Thanks again,
Hal

P.S. If I'm right, then I might be happy, but it's also somewhat scary
(although we've been doing this optimization for multiple releases and I
don't think we have a bug along these lines), and I'd at least smell the
need for a sanitizer.

>
> -- Sanjoy
> On Tue, Jul 10, 2018 at 7:01 PM Hal Finkel via llvm-dev
> <[hidden email]> wrote:
>> Hi, everyone,
>>
>> I'd like to propose adding a nofree function attribute to indicate that
>> a function does not, directly or indirectly, call a memory-deallocation
>> function (e.g., free, C++'s operator delete). Clang/LLVM can currently
>> misoptimize functions that:
>>
>>  1. Have a reference argument.
>>
>>  2. Free the memory backing the object to which the reference is bound
>> during the function's execution.
>>
>> Because we tag, in Clang, all reference arguments using the
>> dereferenceable attribute, LLVM assumes that the pointer is
>> unconditionally dereferenceable throughout the course of the entire
>> function. This isn't true, however, if the memory is freed during the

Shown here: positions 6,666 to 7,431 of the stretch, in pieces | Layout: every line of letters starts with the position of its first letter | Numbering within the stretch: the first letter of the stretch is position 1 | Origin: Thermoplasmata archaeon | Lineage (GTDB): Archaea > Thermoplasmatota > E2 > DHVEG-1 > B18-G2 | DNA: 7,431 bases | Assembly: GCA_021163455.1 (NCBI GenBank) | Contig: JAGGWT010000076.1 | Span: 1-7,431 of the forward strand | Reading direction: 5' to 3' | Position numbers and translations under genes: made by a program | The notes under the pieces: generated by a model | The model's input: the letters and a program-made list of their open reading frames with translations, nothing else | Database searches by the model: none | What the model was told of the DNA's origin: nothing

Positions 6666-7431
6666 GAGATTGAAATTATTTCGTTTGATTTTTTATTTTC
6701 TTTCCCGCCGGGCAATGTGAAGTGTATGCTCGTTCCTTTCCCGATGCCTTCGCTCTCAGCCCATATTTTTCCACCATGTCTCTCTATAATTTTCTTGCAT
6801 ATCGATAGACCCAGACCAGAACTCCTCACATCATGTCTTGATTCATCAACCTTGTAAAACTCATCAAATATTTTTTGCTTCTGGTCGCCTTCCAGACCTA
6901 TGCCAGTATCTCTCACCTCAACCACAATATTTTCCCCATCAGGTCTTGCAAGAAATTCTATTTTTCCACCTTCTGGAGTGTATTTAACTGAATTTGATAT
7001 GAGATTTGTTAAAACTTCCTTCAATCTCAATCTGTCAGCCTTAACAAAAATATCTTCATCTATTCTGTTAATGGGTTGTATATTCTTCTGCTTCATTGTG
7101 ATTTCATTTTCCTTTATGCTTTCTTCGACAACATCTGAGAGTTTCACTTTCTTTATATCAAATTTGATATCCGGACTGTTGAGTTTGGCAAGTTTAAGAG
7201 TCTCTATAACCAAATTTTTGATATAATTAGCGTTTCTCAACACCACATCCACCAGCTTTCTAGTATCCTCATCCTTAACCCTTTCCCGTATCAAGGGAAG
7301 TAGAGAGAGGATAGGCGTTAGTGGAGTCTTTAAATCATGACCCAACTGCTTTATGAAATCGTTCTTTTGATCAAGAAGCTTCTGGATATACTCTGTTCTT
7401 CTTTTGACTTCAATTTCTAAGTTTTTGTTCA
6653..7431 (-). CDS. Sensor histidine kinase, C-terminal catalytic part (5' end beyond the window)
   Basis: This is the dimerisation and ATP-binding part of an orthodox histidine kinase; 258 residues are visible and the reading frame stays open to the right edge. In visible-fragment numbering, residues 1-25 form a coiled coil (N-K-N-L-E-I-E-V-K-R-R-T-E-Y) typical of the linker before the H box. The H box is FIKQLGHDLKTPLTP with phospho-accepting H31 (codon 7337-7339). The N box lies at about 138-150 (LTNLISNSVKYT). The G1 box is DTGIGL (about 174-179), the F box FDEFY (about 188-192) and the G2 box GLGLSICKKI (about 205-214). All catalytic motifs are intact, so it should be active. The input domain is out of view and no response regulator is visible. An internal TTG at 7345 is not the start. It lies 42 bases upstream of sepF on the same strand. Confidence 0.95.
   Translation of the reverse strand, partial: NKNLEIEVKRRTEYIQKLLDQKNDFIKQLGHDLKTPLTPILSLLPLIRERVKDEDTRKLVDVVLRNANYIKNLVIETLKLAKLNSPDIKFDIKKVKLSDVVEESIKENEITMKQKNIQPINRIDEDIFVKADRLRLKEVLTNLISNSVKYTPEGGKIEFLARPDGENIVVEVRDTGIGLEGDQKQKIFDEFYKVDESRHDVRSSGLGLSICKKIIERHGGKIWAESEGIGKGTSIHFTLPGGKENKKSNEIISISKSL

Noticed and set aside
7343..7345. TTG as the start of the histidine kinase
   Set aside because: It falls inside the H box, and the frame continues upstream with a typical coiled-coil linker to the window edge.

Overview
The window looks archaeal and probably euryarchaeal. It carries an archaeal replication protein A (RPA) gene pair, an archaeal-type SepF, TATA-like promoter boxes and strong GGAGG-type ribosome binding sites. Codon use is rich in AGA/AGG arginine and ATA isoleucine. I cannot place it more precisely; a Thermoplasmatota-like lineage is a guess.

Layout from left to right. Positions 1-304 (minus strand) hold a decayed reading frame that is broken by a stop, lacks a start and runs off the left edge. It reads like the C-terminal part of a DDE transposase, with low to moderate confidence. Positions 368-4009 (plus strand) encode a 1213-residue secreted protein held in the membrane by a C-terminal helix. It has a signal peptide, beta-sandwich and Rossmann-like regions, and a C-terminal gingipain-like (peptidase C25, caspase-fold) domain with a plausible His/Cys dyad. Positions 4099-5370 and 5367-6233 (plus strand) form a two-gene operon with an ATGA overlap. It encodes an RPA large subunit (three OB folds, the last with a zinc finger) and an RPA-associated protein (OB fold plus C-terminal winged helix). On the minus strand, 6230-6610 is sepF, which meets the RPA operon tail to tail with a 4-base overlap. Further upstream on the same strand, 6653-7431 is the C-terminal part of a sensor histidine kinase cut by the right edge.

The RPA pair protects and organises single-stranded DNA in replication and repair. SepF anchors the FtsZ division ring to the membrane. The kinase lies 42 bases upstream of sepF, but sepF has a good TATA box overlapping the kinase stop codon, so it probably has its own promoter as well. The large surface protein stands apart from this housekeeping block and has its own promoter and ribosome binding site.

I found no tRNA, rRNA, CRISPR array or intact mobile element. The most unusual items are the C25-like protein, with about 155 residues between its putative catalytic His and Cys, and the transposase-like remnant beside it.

>> execution of the function. For more information, please see the
>> discussion in https://reviews.llvm.org/D48239.
>>
>> To solve this problem, we need to give LLVM more information in order to
>> help it determine when a pointer, which is dereferenceable when the
>> functions begins to execute, will still be dereferenceable later on in
>> the function's execution. This nofree attribute can be part of that
>> solution. If we know that free (and friends) are not called by the
>> function (nor by any function called by the function, and so on), then
>> we know that pointers that started out dereferenceable will stay that
>> way (except as explained below).
>>
>> I'm initially proposing this to be only a function attribute, although
>> one could easily imagine a parameter attribute as well (that indicates
>> that a particular pointer argument is not freed by the function). This
>> might be useful, but for the use case of helping dereferenceable, it
>> would be subtle to use, unless the parameter was also marked as noalias,
>> because you'd need to know that the parameter was not also aliased with
>> another argument (or had not been captured). Another analysis would need
>> to provide this kind of information.
>>
>> Also, just because a function does not, directly or indirectly, call
>> free does not mean that it cannot cause memory to be deallocated. The
>> function might communicate (synchronize) with another thread causing
>> that other thread to delete the memory. For this reason, to use
>> dereferenceable as we currently do, we also need to know that the
>> function does not synchronize with any other threads. To solve this